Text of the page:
45 cubic inch flat head. Lucky to see 50 mph going downhill. Pass!

    Like 2
    • Stu

      Yep. We all rode Pans or Shovels (one with a Knuckle) back in the ’70’s/’80’s and had one bud who rode a 4-5. We’d stop and have a beer and wait for him to catch up when we went on runs.

      Like 1
    • Dave

      They were never meant for highway use beyond the two-lane out of town. They were popular with parking meter enforcement in many cities and I’ve seen a Honda version based on the CX series of bikes. Today, this is a Bike Night special or something to bar cruise places like Daytona or Sturgis.

    • Bruce

      Pull that flat head out and slide an iron head sporty in it’s place

  3. chrlsful

    yes, that is certainly an option.
    But every custom is so personalized as 2B (in my mind) ‘out of it’ for nxt owner. We find cars, trucks, boats, planes and yes, bikes bring in higher dollars on average when ome (sure some get a moderate amount due to the expansion of the market – internet). So if U want a sort of cultural time machine – something like this fits the bill.
    Its got 3, 4 attributes I like – springer, motor, transmis, rear end. I’d bring them back to ‘normal’ and source all other parts ome or “as if’. I like floor boards, 6 bends or bull horns, very small mods to original manufacturer’s equipment anyway. Utilizing gives one a sense of the time even down to cloth covered wires & mechanical breaks. But, hey, to each their own (& I don’t own).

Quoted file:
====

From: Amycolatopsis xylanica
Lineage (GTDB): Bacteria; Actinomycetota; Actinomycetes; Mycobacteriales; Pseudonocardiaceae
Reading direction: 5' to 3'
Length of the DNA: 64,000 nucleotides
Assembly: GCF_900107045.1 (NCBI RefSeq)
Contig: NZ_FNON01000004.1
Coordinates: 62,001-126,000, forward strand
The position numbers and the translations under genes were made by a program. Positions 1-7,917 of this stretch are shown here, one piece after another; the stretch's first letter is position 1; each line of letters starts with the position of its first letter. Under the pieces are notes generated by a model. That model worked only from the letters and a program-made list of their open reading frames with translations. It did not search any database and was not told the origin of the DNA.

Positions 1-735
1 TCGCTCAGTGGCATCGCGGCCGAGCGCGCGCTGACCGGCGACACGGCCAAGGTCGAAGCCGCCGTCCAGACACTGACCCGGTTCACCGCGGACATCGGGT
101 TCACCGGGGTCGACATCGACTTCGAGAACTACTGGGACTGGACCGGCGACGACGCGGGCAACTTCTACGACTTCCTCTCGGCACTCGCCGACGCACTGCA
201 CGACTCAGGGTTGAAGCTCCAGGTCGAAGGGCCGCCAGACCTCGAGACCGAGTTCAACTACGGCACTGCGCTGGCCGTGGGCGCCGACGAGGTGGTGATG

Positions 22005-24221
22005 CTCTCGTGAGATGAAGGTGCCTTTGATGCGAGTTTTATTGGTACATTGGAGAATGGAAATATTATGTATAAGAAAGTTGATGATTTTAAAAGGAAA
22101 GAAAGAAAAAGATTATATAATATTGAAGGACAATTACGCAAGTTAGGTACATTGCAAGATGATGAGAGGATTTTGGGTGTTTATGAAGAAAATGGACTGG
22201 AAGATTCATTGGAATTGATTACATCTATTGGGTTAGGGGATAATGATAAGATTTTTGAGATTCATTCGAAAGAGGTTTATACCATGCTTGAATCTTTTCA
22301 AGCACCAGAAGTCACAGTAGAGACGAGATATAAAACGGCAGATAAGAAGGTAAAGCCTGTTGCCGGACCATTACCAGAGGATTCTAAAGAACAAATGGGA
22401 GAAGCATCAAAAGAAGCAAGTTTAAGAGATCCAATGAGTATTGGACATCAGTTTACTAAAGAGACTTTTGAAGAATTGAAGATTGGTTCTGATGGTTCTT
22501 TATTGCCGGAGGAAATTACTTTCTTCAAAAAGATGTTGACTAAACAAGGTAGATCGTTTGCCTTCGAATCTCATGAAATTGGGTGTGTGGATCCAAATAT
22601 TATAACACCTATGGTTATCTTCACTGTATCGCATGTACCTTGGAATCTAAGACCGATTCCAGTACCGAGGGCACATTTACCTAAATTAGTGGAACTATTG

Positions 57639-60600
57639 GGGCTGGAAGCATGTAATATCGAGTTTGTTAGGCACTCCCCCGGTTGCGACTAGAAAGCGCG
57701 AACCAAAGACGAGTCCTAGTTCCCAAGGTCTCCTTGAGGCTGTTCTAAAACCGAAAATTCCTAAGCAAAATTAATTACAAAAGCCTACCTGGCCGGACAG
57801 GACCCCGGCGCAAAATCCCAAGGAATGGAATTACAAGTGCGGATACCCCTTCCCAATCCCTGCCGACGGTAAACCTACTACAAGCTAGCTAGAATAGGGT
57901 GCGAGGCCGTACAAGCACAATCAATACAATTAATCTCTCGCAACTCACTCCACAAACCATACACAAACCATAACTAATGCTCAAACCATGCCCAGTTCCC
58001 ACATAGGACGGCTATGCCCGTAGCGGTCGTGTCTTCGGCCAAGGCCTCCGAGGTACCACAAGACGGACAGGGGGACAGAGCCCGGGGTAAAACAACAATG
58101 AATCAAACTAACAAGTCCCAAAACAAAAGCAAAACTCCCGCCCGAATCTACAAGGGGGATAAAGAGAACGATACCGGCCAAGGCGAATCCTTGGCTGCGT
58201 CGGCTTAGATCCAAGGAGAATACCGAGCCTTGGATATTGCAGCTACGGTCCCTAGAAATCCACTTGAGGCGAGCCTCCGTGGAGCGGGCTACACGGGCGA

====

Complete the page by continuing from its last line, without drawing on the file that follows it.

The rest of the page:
Like 3
  4. BigDoc Richard Van Dyke Sr

    I’ll keep the one I got thank you at least it’s an 88

  5. martinsane

    When i was a kid in the early 70s my folks had friends that had what they called trikes, not sure if they were this Servicar you write about or not but boy were they cool amd i seem to remember them to be quite prominent out here in the PNW.

  6. Mike

    We had someone in the family that bought a chopper made from various MC parts with a hot 4 cylinder Honda motor. This bike was built by inmates from the Walla Walla penitentiary under some weird program back in the 70’s. It was so low to the ground, shifted with a knob at the transmission and the front end was so long you never took your hand off the bars because it would flop. Tried to do some research on it, but could only find a passing mention about it on some Walla Walla history webpage.

    Like 1
  7. 370zpp 370zpp Member

    That seat (and perhaps the whole bike) had to come from south of the border.

  8. Bill McCoskey Bill McCoskey Member

    The reason there are no bids is the high price. All you have to do is a quick Google of Servi-cars to find very nice examples for $7k and up. $14k will get you a 1958 with a full professional restoration, with less than 100 miles since completion. The plating costs alone will put you over the top.

  9. Kenn

    Throttle control cable goes straight from handlebar grip to the carb. Why couldn’t they find a longer one to rout along the handlebars and down the frame? Bet more than once leg got tangled in the cable.

  10. david r

    god I hate choppers